the defense. He'll push hard for time at free safety behind Klint Kubiak.
- CB Lydon Levine, Jr. - 5 tackles
He played a limited role so far as a defender seeing most of his time on
special teams, but he can fly and needs to grow into a reliable corner
on the right side behind Darryl Williams.
The kicking game will be fantastic with punter Jimmy
Kaylor sure to be on the Ray Guy Award watch list and sure to be in the
hunt for preseason All-America honors. Jason Smith saved the kicking
game last year and there's no reason to think he won't be one of the
league's most reliable placekickers again. The team's most dangerous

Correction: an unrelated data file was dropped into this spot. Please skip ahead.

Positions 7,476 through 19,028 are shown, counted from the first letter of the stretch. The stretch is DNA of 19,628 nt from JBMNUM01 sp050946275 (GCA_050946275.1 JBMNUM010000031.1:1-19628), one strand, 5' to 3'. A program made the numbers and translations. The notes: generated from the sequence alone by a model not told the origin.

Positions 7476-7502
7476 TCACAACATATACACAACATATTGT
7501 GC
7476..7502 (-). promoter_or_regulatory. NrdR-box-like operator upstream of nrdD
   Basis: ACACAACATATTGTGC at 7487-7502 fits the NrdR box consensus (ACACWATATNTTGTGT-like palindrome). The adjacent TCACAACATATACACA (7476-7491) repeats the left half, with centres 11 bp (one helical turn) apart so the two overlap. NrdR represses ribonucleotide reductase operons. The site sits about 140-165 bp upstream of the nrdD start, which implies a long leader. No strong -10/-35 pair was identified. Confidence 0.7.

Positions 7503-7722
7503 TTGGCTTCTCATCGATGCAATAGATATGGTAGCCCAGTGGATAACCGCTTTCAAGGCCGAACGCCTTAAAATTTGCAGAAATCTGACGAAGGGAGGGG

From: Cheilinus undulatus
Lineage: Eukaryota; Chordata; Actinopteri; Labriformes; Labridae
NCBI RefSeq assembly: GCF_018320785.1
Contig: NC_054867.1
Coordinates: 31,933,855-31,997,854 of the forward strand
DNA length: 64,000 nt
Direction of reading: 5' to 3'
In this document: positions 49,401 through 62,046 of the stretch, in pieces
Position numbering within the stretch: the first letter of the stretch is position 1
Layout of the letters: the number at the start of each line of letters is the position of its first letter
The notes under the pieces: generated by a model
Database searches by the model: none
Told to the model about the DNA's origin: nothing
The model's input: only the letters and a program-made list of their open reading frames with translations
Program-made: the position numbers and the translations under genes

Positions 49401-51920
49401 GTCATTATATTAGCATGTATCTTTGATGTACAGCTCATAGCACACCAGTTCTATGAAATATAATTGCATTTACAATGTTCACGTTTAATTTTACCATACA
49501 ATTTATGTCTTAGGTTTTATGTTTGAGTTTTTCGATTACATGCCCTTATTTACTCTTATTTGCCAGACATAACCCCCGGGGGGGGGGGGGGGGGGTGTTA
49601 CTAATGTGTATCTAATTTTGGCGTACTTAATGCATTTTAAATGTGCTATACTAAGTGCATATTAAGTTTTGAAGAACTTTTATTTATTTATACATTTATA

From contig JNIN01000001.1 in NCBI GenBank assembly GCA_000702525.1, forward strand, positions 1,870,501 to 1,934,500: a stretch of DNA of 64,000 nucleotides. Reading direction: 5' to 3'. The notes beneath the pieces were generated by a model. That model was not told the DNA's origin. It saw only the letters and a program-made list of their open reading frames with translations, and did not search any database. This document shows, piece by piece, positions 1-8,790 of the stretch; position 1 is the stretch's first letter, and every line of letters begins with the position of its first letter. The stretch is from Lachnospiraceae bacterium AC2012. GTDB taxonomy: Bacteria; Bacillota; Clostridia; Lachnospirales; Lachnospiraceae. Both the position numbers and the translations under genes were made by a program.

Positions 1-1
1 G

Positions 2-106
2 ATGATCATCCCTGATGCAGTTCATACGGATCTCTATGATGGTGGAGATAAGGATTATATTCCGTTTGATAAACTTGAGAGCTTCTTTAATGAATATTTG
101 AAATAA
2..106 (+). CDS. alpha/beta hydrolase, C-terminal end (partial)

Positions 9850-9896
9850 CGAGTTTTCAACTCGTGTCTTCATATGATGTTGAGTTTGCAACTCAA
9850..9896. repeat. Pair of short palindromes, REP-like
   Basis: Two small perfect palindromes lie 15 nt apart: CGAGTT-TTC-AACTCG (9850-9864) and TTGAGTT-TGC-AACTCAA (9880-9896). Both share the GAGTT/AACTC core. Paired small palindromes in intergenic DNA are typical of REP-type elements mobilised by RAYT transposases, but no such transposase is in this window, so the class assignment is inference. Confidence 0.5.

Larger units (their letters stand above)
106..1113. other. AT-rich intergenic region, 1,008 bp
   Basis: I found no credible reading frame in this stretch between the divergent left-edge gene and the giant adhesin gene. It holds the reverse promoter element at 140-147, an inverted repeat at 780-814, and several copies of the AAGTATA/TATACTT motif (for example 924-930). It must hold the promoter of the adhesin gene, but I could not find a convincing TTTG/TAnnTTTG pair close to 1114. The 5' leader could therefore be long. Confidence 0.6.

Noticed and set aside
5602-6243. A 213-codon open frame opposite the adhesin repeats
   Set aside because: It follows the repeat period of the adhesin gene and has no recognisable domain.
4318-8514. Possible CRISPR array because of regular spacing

punt returner is Johnny Walker, but Dustin Osborn will likely get the
first crack at the job. George Hill is a serviceable kickoff returner.
The key to the unit: Get more from the kickoff
returns and make sure PK Jason Smith has consistent range from beyond 40
Special Teams Rating: 8
- PK Jason Smith, Soph. - 9-10 FGs, 12-12 PATs
Smith stepped in for an ineffective Kevin Mark and connected on his
first seven field goal attempts after taking over the gig late in the
year. He wasn't pushed hard with his longest kick from 41 yards, but
he's a rock from short to middle distances.
Jimmie Kaylor, Jr. - 52 kicks for 2,400 yds, 45.3 average, 12
inside the 20
One of the best in the Mountain West earning first-team all-conference
honors, Kaylor averaged 45 yards or more per punt in six games. He has a
big leg, but it might be too good with 11 touchbacks. To nitpick, he'll
occasionally outkick the coverage, but the Rams will take that if he'll
keep blasting the ball like he does.